...english people have surnames because of people called william (kind of)
You can tell a lot about family history from a surname. For instance, being a Smith, one of my ancestors would have been a metalworker. This is an example of a ‘trade’ surname and there are many out there; thatchers, fletchers, butchers, bakers and the like. But where did the practice of giving people surnames come from? Surnames came out of a need to differentiate between individuals with the same given name. You might think that therefore they have been around as long as people have. However, we can actually trace this phenomenon back to the late middle ages and the centuries following the Norman Conquest.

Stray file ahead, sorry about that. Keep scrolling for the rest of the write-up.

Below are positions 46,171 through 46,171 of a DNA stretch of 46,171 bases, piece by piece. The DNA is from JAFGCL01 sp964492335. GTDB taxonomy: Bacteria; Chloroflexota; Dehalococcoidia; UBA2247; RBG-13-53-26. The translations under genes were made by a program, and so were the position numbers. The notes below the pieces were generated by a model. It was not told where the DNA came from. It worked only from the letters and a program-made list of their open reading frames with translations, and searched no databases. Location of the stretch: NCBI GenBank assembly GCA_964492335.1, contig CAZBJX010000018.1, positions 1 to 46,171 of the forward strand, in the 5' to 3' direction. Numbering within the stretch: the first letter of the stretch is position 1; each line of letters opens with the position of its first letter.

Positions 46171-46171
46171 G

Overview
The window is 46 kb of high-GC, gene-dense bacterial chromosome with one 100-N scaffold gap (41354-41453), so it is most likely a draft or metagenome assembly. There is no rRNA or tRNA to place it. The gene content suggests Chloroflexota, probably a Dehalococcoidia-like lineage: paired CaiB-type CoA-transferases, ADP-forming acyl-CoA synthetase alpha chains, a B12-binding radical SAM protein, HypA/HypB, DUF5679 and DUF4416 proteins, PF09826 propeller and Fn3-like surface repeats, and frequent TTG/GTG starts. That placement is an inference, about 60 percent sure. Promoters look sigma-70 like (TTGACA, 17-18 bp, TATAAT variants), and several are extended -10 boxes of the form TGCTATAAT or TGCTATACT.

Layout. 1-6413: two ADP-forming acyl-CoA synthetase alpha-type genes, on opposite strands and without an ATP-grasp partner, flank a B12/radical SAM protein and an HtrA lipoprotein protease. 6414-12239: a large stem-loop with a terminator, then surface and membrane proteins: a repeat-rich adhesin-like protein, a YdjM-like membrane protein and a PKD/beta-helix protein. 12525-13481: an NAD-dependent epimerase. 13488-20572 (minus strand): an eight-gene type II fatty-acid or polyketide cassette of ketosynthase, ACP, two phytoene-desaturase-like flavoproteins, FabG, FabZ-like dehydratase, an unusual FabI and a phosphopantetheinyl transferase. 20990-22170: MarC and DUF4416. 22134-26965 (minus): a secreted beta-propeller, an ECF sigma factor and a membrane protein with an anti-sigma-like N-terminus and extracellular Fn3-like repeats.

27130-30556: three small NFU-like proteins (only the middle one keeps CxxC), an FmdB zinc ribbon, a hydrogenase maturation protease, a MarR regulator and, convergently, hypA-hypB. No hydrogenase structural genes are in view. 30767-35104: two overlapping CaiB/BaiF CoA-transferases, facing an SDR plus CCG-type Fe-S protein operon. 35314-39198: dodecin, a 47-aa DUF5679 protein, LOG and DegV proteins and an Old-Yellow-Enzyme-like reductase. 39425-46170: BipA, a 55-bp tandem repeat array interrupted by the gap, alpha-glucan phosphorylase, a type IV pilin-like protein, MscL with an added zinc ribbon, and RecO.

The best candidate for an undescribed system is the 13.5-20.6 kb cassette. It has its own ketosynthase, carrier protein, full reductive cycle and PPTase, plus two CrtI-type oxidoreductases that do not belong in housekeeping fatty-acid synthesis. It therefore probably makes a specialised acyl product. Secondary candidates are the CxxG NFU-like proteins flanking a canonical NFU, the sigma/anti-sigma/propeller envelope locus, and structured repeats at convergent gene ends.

In Anglo-Saxon England there was a great variation of personal names, and this variation meant it was not too hard to differentiate; there was most likely only one Athelstan or Wulfric in your village. After the Norman Conquest however, there was an increasing homogeneity to the names that people used. With the influx of Norman aristocracy some names such as Robert, Elizabeth, Mary and Thomas, became associated with a higher social standing, and seem to have been chosen by those who desired their children to be upwardly mobile. In the early 13th century in Lincolnshire, records show 15% of people called William. This trend towards similar names accelerated; when assessing the people in order to charge them the poll tax in 1379, the returns for Sheffield showed that 33% of people were called John and another 19% were named William. Yes, that’s right, over half of people carried one of these two names meaning you would meet a constant stream of Williams and require a means of distinguishing.